I recommend the term “Monuments”. It’s a direct recognition of the Washington Monument, but it’s also a reference to the structure’s form and size. You know – a large, tall, long, hard, phallic-shaped emblem. Since football is such a macho sport, I feel it’s appropriate.
Regardless of whatever name Washington adopts, the time is way past due. And there’s simply no turning back. Time doesn’t stop and it doesn’t retract. It always moves forward. So should we all.
“Religious freedom is a fundamental American value, but it’s not a license to discriminate. Elected officials shouldn’t be allowed to use their religious beliefs as an excuse to pick and choose which taxpayers they would serve. If a government official can’t treat everyone equally under the law, then it’s time for them to find another line of work.”
– Dan Quinn, spokesman for the Texas Freedom Network, on the public warning Texas’ State Commission on Judicial Conduct issued to Justice of the Peace Dianne Hensley for violating ethical standards by failing to treat LGBTQ people fairly in her courtroom.
“Life is never easy. There is work to be done and obligations to be met – obligations to truth, to justice, and to liberty.”
Sadly, today marks the 56th anniversary of Kennedy’s assassination here in my beloved home town of Dallas, Texas. I feel that, despite his short life and even shorter presidency, Kennedy helped to cultivate and enhance the concept of a true democratic society and successfully challenged Americans to work hard for those goals and to make their own lives better. We desperately need such leadership and forward-thinking ambitions today.
“If the society today allows wrongs to go unchallenged, the impression is created that those wrongs have the approval of the majority.”
“I know I can speak for myself. I forgive you.”
– Brandt Jean, 18-year-old brother of shooting victim Botham Jean, during his victim impact statement after the conviction of former Dallas police officer Amber Guyger.
In the Valley of Hope, Truth was an elderly woman who traveled on her Horse of Justice; telling the villagers what they often heard from the outside world was wrong, inaccurate, immoral and even dangerous. Whether it was lies about medical issues or dubious declarations made the Valley’s appointed leaders, Mother Truth always settled the villagers’ fears. They had trusted her for as long as they knew and had no doubted she held their best interests close to her heart and soul.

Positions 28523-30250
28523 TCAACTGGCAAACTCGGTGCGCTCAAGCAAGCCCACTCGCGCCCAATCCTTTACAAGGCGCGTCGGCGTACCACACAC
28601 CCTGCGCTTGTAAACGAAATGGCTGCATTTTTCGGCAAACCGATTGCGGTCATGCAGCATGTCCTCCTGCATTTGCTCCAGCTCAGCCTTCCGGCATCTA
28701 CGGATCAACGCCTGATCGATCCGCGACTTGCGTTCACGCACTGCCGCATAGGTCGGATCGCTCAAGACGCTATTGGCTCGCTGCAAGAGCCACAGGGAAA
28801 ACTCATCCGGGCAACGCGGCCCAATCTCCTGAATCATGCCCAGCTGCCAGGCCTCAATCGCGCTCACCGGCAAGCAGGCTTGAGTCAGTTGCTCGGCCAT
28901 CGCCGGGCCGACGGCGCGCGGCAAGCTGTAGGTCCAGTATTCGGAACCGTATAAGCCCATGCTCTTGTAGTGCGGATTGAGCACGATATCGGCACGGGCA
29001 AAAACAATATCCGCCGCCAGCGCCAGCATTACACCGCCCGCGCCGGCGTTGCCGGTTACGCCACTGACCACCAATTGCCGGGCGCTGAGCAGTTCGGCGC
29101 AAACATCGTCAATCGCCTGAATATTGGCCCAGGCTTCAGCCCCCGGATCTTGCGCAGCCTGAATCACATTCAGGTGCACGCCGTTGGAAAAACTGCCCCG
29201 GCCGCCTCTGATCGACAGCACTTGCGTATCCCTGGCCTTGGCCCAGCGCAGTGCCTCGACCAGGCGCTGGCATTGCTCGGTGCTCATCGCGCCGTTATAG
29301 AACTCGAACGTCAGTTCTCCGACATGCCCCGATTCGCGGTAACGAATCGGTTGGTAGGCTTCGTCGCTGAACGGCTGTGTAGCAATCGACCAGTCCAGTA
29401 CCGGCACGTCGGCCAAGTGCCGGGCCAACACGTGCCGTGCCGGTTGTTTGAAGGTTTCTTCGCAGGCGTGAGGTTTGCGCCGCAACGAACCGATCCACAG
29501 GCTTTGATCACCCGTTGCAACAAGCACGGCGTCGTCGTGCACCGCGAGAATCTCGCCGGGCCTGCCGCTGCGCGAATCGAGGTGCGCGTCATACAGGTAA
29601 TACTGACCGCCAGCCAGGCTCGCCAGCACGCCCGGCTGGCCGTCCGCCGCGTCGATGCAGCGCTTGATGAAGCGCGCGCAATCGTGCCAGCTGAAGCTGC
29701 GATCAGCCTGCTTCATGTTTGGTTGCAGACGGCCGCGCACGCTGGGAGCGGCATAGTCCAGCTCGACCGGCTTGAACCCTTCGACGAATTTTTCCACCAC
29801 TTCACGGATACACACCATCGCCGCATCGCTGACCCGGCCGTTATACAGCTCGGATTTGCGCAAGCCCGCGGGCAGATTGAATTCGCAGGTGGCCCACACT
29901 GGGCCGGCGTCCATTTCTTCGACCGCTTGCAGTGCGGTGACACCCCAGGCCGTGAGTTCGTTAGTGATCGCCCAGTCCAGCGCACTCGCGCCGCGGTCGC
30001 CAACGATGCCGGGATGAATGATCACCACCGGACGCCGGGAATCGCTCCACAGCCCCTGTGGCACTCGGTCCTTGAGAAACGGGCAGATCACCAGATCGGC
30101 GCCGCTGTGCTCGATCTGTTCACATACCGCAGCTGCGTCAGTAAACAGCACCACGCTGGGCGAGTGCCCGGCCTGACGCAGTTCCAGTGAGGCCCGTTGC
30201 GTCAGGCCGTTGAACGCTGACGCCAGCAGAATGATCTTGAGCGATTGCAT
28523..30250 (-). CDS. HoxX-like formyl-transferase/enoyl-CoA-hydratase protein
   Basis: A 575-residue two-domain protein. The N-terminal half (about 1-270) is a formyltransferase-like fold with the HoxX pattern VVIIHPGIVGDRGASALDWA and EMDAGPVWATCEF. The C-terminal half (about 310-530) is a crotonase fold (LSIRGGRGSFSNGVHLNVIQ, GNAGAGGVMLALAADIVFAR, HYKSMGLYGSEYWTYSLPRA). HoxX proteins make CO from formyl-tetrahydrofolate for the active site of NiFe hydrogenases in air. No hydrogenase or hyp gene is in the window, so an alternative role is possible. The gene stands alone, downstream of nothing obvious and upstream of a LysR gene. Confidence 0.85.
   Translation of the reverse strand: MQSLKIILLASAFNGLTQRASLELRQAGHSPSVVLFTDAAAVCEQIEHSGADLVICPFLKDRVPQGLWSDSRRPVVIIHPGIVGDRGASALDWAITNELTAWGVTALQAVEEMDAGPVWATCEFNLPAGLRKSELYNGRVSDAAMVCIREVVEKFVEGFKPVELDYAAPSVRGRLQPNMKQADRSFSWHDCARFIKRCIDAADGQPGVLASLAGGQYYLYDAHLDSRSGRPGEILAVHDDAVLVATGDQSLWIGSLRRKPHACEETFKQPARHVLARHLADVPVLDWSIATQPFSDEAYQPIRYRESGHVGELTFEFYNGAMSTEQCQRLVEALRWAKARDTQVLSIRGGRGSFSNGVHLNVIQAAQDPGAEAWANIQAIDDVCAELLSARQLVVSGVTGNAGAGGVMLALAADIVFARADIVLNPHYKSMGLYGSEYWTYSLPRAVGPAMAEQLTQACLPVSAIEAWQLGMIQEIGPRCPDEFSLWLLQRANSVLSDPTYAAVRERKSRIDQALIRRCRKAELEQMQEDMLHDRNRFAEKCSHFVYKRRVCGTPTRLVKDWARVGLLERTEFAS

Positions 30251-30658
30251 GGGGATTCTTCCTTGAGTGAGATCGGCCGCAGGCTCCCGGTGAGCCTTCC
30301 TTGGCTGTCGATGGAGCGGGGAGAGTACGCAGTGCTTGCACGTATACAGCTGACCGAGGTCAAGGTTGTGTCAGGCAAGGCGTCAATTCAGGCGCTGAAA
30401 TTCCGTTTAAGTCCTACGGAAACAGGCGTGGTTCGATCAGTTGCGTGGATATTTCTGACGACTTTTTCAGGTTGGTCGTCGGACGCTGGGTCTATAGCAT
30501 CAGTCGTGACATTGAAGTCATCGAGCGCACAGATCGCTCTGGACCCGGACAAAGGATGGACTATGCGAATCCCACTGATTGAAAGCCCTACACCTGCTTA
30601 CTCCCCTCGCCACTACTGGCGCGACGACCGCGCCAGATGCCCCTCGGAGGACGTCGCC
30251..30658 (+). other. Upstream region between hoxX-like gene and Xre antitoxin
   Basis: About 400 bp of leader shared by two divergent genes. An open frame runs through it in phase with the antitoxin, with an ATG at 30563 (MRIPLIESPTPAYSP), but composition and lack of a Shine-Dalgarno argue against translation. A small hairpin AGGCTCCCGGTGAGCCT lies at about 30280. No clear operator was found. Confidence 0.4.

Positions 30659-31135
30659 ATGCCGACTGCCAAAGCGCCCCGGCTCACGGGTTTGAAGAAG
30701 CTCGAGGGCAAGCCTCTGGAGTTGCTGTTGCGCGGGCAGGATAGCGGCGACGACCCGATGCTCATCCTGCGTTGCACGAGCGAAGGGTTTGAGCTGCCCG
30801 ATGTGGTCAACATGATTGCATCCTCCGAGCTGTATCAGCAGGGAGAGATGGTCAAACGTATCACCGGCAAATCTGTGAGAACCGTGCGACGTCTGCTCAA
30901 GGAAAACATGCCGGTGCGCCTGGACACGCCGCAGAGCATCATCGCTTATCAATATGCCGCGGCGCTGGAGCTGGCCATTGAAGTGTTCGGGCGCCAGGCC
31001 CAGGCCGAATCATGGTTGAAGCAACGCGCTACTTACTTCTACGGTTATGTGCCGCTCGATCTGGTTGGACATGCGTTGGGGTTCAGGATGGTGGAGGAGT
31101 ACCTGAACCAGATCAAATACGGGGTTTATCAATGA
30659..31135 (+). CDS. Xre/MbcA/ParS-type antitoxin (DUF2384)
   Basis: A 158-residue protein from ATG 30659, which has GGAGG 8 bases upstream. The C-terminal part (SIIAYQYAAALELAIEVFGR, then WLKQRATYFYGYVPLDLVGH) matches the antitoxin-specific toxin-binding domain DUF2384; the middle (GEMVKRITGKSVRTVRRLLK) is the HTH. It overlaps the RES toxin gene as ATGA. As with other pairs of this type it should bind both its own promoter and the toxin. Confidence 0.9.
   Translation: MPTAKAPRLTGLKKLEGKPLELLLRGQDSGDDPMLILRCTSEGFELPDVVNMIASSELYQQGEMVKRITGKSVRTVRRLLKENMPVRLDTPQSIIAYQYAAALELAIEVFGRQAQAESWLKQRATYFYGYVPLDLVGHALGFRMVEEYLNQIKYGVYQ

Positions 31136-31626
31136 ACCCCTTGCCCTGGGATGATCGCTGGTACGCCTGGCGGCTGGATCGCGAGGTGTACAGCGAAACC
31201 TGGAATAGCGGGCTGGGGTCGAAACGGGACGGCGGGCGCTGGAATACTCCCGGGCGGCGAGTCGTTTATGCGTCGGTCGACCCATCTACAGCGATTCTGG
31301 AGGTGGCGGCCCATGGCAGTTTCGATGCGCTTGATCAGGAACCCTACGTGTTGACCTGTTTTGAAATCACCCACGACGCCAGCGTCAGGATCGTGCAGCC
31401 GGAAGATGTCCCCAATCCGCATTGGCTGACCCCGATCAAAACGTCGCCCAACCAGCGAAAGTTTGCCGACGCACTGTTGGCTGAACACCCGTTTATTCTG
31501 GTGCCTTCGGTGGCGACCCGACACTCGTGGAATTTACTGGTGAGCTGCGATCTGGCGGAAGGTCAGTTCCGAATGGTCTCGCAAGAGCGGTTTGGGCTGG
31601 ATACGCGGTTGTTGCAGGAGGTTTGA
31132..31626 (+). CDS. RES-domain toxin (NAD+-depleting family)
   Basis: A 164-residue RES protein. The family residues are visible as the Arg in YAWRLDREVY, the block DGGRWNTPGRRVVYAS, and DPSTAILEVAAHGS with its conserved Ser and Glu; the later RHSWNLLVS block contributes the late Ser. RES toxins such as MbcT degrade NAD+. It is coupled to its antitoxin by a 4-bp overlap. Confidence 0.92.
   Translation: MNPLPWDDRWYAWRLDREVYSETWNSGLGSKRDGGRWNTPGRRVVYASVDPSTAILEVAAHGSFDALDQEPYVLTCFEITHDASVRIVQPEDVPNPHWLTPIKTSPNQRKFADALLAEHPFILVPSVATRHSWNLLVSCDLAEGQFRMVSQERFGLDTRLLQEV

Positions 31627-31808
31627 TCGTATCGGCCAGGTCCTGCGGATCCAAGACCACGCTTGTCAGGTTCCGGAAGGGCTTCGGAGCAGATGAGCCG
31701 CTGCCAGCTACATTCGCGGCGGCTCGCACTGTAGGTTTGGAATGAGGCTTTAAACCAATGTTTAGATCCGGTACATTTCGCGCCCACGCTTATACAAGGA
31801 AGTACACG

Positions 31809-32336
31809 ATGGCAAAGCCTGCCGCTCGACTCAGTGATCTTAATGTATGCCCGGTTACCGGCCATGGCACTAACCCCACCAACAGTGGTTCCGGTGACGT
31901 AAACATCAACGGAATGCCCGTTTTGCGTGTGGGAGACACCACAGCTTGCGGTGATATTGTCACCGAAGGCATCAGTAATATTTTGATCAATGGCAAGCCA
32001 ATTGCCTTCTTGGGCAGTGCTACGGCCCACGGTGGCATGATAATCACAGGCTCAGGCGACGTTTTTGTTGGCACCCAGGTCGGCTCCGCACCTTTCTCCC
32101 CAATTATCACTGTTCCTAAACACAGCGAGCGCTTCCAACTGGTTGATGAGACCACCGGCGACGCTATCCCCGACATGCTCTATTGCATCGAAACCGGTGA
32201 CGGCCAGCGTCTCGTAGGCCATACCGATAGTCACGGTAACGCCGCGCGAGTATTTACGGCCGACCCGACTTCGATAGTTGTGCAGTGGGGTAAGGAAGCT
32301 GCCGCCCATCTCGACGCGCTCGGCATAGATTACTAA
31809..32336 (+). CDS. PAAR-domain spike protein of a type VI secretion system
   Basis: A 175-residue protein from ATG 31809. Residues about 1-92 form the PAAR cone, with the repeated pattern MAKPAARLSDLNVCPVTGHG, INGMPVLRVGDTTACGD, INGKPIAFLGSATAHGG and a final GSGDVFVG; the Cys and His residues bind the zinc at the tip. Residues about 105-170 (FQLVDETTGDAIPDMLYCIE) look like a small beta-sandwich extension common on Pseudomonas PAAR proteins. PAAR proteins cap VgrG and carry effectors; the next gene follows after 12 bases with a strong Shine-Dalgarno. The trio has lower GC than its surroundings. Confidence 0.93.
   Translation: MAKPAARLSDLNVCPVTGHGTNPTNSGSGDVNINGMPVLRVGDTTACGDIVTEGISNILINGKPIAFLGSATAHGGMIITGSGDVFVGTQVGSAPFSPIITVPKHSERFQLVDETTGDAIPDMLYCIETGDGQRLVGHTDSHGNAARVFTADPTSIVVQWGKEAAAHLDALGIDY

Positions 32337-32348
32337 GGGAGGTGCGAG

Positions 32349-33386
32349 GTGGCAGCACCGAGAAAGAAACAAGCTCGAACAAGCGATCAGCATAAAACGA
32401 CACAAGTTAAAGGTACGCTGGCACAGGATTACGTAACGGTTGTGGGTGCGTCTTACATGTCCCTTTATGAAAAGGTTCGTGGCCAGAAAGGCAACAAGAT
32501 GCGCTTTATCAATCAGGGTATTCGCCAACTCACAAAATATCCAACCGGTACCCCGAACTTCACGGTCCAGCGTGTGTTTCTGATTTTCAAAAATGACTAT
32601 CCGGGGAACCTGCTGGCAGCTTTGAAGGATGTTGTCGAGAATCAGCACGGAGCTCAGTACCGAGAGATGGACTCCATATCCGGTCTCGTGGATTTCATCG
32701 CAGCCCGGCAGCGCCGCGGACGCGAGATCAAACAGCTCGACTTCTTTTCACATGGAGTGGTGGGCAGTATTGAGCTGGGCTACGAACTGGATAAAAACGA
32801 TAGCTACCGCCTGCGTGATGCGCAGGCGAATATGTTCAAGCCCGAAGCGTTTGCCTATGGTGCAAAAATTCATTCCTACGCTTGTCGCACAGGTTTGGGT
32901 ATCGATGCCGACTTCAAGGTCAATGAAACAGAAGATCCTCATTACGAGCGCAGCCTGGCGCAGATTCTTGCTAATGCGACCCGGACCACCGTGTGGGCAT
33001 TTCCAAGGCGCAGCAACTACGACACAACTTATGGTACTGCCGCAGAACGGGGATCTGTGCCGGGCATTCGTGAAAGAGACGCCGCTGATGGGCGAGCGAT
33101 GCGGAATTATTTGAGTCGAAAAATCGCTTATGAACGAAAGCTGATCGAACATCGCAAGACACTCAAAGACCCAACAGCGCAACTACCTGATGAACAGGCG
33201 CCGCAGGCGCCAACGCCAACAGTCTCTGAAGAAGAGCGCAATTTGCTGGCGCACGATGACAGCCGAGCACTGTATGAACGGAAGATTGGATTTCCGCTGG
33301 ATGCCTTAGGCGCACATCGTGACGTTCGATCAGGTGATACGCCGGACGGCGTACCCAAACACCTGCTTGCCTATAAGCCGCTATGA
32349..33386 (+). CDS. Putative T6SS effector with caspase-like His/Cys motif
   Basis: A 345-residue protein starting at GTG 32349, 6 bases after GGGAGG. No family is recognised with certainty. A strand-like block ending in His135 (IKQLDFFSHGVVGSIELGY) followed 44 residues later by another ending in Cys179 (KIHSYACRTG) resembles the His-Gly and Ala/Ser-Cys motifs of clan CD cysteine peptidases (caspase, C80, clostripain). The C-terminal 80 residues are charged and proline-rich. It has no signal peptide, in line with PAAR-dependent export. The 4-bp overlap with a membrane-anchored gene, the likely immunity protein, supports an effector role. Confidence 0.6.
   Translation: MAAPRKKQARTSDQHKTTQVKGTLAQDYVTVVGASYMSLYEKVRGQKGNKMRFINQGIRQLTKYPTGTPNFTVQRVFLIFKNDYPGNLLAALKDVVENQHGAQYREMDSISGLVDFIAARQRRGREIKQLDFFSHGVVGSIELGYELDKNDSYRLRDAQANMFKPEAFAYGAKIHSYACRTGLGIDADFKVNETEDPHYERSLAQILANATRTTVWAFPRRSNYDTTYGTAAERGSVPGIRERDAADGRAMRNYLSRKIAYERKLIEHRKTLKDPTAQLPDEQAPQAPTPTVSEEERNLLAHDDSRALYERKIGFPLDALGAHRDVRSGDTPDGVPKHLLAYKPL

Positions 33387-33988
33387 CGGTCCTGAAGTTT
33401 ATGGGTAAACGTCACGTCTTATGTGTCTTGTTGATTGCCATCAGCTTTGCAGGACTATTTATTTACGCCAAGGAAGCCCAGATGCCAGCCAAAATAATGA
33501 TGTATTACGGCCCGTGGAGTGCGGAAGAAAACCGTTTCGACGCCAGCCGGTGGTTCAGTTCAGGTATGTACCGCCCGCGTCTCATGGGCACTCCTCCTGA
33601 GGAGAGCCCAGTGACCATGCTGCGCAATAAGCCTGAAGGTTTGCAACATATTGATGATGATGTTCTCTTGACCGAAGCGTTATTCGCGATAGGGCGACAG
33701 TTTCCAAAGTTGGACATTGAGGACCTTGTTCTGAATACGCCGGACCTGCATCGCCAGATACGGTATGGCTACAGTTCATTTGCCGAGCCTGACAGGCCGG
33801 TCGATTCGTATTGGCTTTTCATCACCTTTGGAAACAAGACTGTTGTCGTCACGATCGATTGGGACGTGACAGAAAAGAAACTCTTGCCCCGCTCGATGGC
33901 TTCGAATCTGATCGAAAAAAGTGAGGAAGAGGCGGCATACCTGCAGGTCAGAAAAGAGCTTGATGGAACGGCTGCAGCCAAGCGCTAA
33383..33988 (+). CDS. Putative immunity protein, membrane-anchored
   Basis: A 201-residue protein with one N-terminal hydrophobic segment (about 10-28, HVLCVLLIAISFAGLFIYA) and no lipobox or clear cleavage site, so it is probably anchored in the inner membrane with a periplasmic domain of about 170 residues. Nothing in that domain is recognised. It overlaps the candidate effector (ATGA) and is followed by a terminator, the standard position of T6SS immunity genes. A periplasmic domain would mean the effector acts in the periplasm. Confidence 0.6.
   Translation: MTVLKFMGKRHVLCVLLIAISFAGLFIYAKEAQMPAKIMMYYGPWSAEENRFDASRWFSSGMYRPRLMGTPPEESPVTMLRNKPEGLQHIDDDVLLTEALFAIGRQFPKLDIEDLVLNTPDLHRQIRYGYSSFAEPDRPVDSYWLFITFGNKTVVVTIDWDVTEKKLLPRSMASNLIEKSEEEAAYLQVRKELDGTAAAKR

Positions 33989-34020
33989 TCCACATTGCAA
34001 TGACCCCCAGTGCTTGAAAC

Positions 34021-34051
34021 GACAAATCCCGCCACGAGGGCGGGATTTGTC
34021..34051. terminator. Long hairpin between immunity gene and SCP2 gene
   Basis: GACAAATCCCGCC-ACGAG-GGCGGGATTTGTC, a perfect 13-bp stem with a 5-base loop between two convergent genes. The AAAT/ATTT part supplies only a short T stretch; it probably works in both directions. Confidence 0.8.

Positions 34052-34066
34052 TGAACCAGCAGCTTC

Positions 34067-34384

Then, a new group of people ascended to the village leadership. They were loud and angry and disdainful of their predecessors. They mocked the people who had come before them with vulgar language and degenerative names. At first the villagers merely viewed them as pure buffoons; clowns who loved the attention. But, after a while, some of the valley residents began to listen to this new crop of leaders. Then they started believing them. And they began repeating the claims espoused by these new self-styled leaders. More and more of the residents started to believe these people. After all, the latter group was wealthy and educated – they must know of what they speak. They could not be lying. The words these individuals used, the images they painted of a world out of control – all of it frightened the valley residents.
One afternoon Mother Truth tore through the Valley atop Justice and frantically told the villagers that the crescendo of lecherous voices from of these new leaders spewed out falsities. “They do not understand what they say!” she cried. “They are merely greedy and arrogant! They want nothing more than to secure their own futures and their own wealth!”
“What shall we do?” asked the people.
“Stop believing every single thing they say!” Mother Truth replied. “Think and research for yourselves!”
Stunned, the crowd suddenly and unexpectedly metamorphosed into an angry mob. They attacked the old sage unmercifully and hurtled her into a catacomb, before sending Justice into the fields to reap the crops.
Eventually, some of the villagers realized they had made a mistake. “Mother Truth has never lied to us,” they moaned. “Her very name reveals the nature of her soul. We must free her.”
With the help of these renegades, Mother Truth escaped the catacombs and rescued her horse from an orchard.
Defiant, she rode back into the village, her head held high and her silver hair fluttering in the wind.
Troubled by their own behavior, the valley residents came to accept a painful reality – Truth may hurt, but hope always wins out, and justice plows forward.